The IMF sees a greater risk to the global economy if central banks start cutting interest rates too soon than if they move “slightly” too late, Managing Director Kristalina Georgieva said.
The US Federal Reserve, the European Central Bank and others have held interest rates elevated in recent months in an attempt to bring inflation back down toward target, following a post-pandemic surge in prices.
With inflation now falling in many of the world’s advanced and emerging economies, attention has now turned to when they should start cutting rates to stimulate investment and economic growth.
“Our team has looked back in history, and the conclusion they drew is that the risk of premature easing is higher than the risk of being slightly behind,” Georgieva told reporters during a briefing at the International Monetary Fund in Washington.
“But don’t keep it tight if you don’t have to,” she said. “So look at the data, act on the data.”
Georgieva’s comments come after the US Fed’s rate-setting committee voted to hold interest rates steady earlier this week.
At a press conference following the decision, Fed Chair Jerome Powell poured cold water on the idea of an interest rate cut at its next meeting in March.
Earlier in the week, ECB President Christine Lagarde also said policymakers were confident that a rate cut was coming, but would not commit to a specific date.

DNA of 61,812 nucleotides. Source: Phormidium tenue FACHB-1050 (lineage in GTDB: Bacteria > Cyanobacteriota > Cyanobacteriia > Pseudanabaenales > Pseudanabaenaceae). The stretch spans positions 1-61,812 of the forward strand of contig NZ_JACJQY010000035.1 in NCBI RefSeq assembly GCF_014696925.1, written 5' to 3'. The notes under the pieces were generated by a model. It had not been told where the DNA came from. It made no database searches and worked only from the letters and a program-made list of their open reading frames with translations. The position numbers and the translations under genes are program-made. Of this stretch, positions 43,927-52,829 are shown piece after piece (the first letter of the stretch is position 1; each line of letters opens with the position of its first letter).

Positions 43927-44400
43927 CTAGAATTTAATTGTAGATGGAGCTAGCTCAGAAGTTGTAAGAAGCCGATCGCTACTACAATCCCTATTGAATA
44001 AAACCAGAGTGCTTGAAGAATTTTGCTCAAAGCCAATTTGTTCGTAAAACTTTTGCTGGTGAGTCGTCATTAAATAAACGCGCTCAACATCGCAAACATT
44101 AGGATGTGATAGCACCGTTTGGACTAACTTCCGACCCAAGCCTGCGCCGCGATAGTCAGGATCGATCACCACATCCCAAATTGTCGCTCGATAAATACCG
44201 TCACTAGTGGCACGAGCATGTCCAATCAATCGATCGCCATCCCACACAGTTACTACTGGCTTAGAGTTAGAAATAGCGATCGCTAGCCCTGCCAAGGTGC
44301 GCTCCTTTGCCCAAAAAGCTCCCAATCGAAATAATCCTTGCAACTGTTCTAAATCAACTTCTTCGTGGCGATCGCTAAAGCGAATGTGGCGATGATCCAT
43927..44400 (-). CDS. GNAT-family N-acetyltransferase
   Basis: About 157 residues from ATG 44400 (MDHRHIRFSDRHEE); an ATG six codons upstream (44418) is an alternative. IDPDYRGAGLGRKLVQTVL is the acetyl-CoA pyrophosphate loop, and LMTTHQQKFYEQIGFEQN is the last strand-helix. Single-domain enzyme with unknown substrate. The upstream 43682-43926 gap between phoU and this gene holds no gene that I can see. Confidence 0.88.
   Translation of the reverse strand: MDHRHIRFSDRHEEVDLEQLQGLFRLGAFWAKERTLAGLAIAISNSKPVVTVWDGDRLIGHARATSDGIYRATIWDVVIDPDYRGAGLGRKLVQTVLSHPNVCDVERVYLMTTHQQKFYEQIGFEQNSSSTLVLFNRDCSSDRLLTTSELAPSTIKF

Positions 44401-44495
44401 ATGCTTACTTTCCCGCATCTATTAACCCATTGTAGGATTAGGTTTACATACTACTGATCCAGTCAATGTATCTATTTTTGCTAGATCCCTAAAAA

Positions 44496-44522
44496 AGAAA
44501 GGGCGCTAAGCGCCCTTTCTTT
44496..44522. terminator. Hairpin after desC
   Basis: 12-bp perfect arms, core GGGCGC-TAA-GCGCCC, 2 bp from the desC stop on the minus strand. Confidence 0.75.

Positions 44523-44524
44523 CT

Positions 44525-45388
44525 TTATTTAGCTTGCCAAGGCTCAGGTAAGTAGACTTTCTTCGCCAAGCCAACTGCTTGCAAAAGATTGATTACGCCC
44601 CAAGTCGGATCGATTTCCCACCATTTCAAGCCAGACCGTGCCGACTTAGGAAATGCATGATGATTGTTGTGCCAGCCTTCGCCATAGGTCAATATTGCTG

Georgieva told reporters that the US was close to achieving a so-called “soft landing,” when policymakers bring inflation back to target without triggering a recession.
“If you carefully assess the Fed posture, it is one that recognises the job is not quite yet done,” she said, adding that the timeframe being discussed by policymakers for the first rate cut was only “a matter of months,” and not much longer.
“We are poised for soft landing, it’s not done,” she said. “You’re still 50 feet above ground and we know that until you land it’s not over.”
Georgieva also said the IMF had made the decision to extend its current mission to Egypt to give the team on the ground more time to finalize an expansion of its $3 billion loan agreement.
The country has been struggling with a severe economic shock due to the knock-on effect of the war in Ukraine on food and energy prices – compounded by the war in Gaza and a related drop-off in revenues from maritime traffic traveling through the Suez Canal.
“The problems Egypt is dealing with and complex, so it requires us to thoughtfully and thoroughly go through how best to address them,” she told reporters.
“We’re making very significant progress in that regard.”
Georgieva also confirmed that the IMF was “not discussing a new programme” with Argentina, which is going through a severe economic crisis, with poverty rates of 40%, minimal foreign exchange reserves and annual inflation running at more than 200%.
She praised Javier Milei, the Latin American country’s new libertarian president, who took office in December on a plan to slash public spending and end decades of economic mismanagement.
She called Milei a “very pragmatic president,” who was “not ideologically confined, but looking at ways in which the country can move out of this difficulty.”
“What we endorse wholeheartedly is the decisiveness to tackle these problems with more ambition than we have seen in prior years, and speak truth to people,” she said.